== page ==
Table of Contents
Multithreading is a Java feature that allows concurrent execution of two or more parts of a program for maximum utilization of CPU. Each part of such a program is called a thread. So, threads are lightweight processes within a process.
The primary difference is that threads within the same process run in shared memory space, while processes run in separate memory spaces. A thread is a path of execution within a process. A process can contain multiple threads. Now let us discuss the differences between java threads and OS threads. Here first we will be defining both of them alongside providing with the help of a program where ever we can fit in to dwell better understanding and lastly we will be tabulating the differences between them in a tabular manner.
On Linux, Java threads are implemented with native threads, so a Java program using threads is no different from a native program using threads. A “Java thread” is just a thread belonging to a JVM process.
On a modern Linux system (one using NPTL), all threads belonging to a process have the same process ID and parent process ID, but different thread IDs. You can see these IDs by running ps -eLf. The PID column is the process ID, the PPID column is the parent process ID, and the LWP column is the thread (LightWeight Process) ID. The “main” thread has a thread ID that’s the same as the process ID, and additional threads will have different thread ID values.
Older Linux systems may use the “linuxthreads” threading implementation, which is not fully POSIX-compliant, instead of NPTL. On a linuxthreads system, threads have different process IDs.
Life cycle of a Thread (Thread States)
In Java, a thread always exists in any one of the following states. These states are:
- Blocked / Waiting
- Timed Waiting
Explanation of Different Thread States
New: Whenever a new thread is created, it is always in the new state. For a thread in the new state, the code has not been run yet and thus has not begun its execution.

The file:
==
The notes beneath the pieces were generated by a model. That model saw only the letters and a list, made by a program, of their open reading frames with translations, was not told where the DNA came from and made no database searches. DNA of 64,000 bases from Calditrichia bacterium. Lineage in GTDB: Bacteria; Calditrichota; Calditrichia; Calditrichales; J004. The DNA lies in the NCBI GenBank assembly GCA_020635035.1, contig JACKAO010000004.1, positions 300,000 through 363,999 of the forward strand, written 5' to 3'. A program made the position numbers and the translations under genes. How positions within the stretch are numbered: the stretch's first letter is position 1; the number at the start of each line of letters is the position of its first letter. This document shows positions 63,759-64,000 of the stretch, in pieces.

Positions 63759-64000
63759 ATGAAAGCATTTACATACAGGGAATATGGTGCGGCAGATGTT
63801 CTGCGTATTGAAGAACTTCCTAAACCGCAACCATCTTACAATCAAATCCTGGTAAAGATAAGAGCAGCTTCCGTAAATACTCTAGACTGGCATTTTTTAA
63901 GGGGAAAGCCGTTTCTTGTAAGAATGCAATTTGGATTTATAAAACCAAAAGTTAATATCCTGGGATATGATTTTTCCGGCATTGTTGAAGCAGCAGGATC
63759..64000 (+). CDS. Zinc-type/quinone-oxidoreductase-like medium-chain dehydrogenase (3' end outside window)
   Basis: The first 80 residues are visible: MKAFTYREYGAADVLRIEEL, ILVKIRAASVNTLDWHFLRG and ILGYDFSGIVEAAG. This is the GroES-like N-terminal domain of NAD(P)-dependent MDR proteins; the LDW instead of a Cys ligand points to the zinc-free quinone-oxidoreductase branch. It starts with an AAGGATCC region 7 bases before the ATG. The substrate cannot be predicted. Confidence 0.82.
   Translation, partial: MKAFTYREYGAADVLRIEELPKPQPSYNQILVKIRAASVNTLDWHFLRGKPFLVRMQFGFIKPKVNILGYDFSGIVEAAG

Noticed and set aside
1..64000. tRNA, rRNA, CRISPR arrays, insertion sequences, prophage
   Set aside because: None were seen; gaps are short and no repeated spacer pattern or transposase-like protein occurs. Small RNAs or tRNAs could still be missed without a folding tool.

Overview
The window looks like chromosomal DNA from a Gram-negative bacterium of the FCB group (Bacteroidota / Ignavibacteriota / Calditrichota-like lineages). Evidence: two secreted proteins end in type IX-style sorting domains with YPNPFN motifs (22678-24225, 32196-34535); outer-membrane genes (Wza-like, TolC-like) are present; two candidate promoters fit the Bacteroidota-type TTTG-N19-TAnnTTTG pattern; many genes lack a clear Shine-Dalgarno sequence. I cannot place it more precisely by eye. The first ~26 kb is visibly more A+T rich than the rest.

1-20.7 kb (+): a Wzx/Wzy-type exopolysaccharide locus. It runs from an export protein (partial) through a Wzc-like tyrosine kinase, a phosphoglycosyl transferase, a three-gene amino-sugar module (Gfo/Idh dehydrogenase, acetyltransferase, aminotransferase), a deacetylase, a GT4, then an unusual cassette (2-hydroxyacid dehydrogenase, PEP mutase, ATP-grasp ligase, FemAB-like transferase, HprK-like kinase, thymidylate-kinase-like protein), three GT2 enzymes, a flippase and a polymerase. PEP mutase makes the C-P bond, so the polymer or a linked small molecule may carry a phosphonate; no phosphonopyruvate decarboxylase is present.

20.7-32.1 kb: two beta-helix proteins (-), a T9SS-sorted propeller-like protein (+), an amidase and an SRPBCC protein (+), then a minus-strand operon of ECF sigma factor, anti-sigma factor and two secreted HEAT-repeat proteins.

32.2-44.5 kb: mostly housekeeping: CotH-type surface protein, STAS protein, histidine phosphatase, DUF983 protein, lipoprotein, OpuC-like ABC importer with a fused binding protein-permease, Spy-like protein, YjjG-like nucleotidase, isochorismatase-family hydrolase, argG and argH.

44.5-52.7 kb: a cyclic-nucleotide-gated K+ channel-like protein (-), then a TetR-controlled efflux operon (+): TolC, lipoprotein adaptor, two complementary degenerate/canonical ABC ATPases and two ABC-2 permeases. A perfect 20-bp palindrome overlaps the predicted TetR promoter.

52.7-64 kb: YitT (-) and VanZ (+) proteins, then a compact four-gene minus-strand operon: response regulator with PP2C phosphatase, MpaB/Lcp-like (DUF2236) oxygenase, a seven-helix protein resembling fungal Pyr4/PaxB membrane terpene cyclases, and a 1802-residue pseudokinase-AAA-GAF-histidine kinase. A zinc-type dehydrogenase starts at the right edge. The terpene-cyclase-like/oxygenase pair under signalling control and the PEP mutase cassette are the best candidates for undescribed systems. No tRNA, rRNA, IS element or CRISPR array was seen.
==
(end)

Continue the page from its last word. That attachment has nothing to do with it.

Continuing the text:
Active: When a thread invokes the start() method, it moves from the new state to the active state. The active state contains two states within it: one is runnable, and the other is running.
- Runnable: A thread, that is ready to run is then moved to the runnable state. In the runnable state, the thread may be running or may be ready to run at any given instant of time. It is the duty of the thread scheduler to provide the thread time to run, i.e., moving the thread the running state.
A program implementing multithreading acquires a fixed slice of time to each individual thread. Each and every thread runs for a short span of time and when that allocated time slice is over, the thread voluntarily gives up the CPU to the other thread, so that the other threads can also run for their slice of time. Whenever such a scenario occurs, all those threads that are willing to run, waiting for their turn to run, lie in the runnable state. In the runnable state, there is a queue where the threads lie.
- Running: When the thread gets the CPU, it moves from the runnable to the running state. Generally, the most common change in the state of a thread is from runnable to running and again back to runnable.
Blocked or Waiting: Whenever a thread is inactive for a span of time (not permanently) then, either the thread is in the blocked state or is in the waiting state.
For example, a thread (let’s say its name is A) may want to print some data from the printer. However, at the same time, the other thread (let’s say its name is B) is using the printer to print some data. Therefore, thread A has to wait for thread B to use the printer. Thus, thread A is in the blocked state. A thread in the blocked state is unable to perform any execution and thus never consume any cycle of the Central Processing Unit (CPU). Hence, we can say that thread A remains idle until the thread scheduler reactivates thread A, which is in the waiting or blocked state.